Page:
Leonardo Del Vecchio, billionaire Ray-Ban owner, dies at 87

Leonardo Del Vecchio, billionaire Ray-Ban owner, dies at 87



Article content

Leonardo Del Vecchio, the Italian entrepreneur who transformed the tiny optics workshop he started in the Dolomite mountains into the undisputed world leader in eyewear and amassed one of the biggest fortunes in his country along the way, has died. He was 87.

Article content

Raised in a Milan orphanage, Del Vecchio struck out to set up shop in the town of Agordo, in the Alps north of Venice, from where his small supplier of eyeglass frame-parts morphed into a global player, making a series of often brazen acquisitions to eventually become EssilorLuxottica, the world industry leader. Iconic brands like Ray-Ban and Oakley were among the scores of targets Del Vecchio snapped up on his way to the top.

Article content

The rise brought Del Vecchio the second-largest fortune is Italy — after the chocolate-making Ferrero family — with a net worth was $25.7 billion as of June 1, according to the Bloomberg Billionaires Index.

The tycoon held a controlling 32% stake in EssilorLuxottica, which was formed from the 2018 merger of his Luxottica SpA with French lens maker Essilor. The company, which produces frames for fashion houses like Armani and Prada in addition to owning brands like Ray-Ban, has more than 180,000 employees, operations spanning the globe and a foothold in the luxury and medical technology sectors.

Article content

“I’ve lost a friend, first, and a companion in this long professional adventure,” designer Giorgio Armani said in a tweet. “Your passing afflicts me deeply.”

Paris-based EssilorLuxottica, which is both the world’s top eyeglass retailer and its biggest producer of corrective lenses, announced the death of its chairman on Monday, saying its board will meet “to determine next steps.”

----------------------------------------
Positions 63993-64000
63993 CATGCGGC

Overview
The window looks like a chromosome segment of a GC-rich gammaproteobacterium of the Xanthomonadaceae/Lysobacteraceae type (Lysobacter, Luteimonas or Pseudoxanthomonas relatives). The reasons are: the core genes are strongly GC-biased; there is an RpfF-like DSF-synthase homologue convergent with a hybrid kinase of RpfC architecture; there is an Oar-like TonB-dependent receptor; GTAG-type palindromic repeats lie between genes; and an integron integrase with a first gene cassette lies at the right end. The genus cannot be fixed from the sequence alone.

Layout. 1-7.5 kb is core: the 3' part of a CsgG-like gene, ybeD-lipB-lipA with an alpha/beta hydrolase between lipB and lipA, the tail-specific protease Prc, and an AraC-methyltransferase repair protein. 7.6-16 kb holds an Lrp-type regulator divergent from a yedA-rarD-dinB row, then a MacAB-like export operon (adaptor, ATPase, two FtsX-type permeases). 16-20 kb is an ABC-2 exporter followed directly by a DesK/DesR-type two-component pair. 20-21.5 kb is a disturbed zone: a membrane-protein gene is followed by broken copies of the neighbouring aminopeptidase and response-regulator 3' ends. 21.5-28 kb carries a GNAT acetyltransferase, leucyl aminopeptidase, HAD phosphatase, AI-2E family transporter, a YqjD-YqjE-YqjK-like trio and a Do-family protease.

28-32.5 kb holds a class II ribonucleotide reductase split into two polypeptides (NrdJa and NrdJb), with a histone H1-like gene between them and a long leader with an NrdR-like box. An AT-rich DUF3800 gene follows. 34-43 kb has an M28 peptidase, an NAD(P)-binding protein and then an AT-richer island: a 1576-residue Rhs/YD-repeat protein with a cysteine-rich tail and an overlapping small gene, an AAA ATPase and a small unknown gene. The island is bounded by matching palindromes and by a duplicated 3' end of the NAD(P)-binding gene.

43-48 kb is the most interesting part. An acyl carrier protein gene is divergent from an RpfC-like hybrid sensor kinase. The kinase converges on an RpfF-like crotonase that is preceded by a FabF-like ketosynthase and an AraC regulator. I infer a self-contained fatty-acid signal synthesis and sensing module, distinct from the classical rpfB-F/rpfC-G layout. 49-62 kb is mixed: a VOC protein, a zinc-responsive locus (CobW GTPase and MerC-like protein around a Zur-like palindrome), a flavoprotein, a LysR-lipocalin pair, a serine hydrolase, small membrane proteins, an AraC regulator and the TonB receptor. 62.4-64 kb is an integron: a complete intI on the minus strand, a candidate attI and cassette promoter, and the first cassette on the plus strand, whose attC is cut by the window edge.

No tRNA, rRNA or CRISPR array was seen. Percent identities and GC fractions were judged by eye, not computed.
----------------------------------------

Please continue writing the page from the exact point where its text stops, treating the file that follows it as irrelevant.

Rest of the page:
Shy and Secretive

Shy and secretive by nature, Del Vecchio spent decades carefully avoiding the media spotlight.

During a rare conversation with a reporter earlier this year, he was asked how he built his empire. “I’ve always strived to be the best at everything I do — that’s it,” Del Vecchio said. Describing the drive that took him to the top, he said simply, “I could never get enough.”

Article content

In addition to a controlling stake in EssilorLuxottica, Del Vecchio’s Delfin holding also had interests in Italian financial companies such as Mediobanca SpA, Assicurazioni Generali SpA and UniCredit SpA.

Born on May 22, 1935, Del Vecchio grew up poor in war-torn Milan. Unable to care for her son, his mother — widowed five months before he was born — sent him to an orphanage when he was seven. He began working as an apprentice to a tool and dye manufacturer in Milan when he was 14.

Del Vecchio moved to Agordo in the 1960s and started making eyeglass frames designed by others. He founded Luxottica in 1961 with a dozen workers on land he got free from the town in a bid to stimulate the local economy.

Luxottica started producing its own designs in the late 1960s, and in the 1980s, Del Vecchio began buying up companies in the US. In 1999, he purchased Ray-Ban for $640 million.

Article content

Del Vecchio said that in the early days of his career he “put work before everything else,” dedicating little time to his children. “The factory became my real family,” he said, adding that he had made up for some of the lost time in recent years, spending time with his extended family in Milan, or at his homes on France’s Cote d’Azur and the island of Antigua.

Del Vecchio’s final goal, he said in what would be his last interview, was to to push EssilorLuxottica into the exclusive club of companies valued at more than 100 billion euros ($107 billion).

He was the biggest shareholder in investment bank Mediobanca with a stake of just under 20%, and one of the main investors at Generali, Italy’s top insurer. Del Vecchio was a key part of a group of investors that tried unsuccessfully to force out Generali Chief Executive Officer Philippe Donnet in the first half of 2022. At Mediobanca, he periodically clashed over strategy with CEO Alberto Nagel.

Del Vecchio said his skirmishes in the finance industry resulted from thinking big.

“You need to be brave enough to keep doing things, to move forward,” he said.


Postmedia is committed to maintaining a lively but civil forum for discussion and encourage all readers to share their views on our articles. Comments may take up to an hour for moderation before appearing on the site. We ask you to keep your comments relevant and respectful. We have enabled email notifications—you will now receive an email if you receive a reply to your comment, there is an update to a comment thread you follow or if a user you follow comments. Visit our Community Guidelines for more information and details on how to adjust your email settings.

Share this post

Similar Posts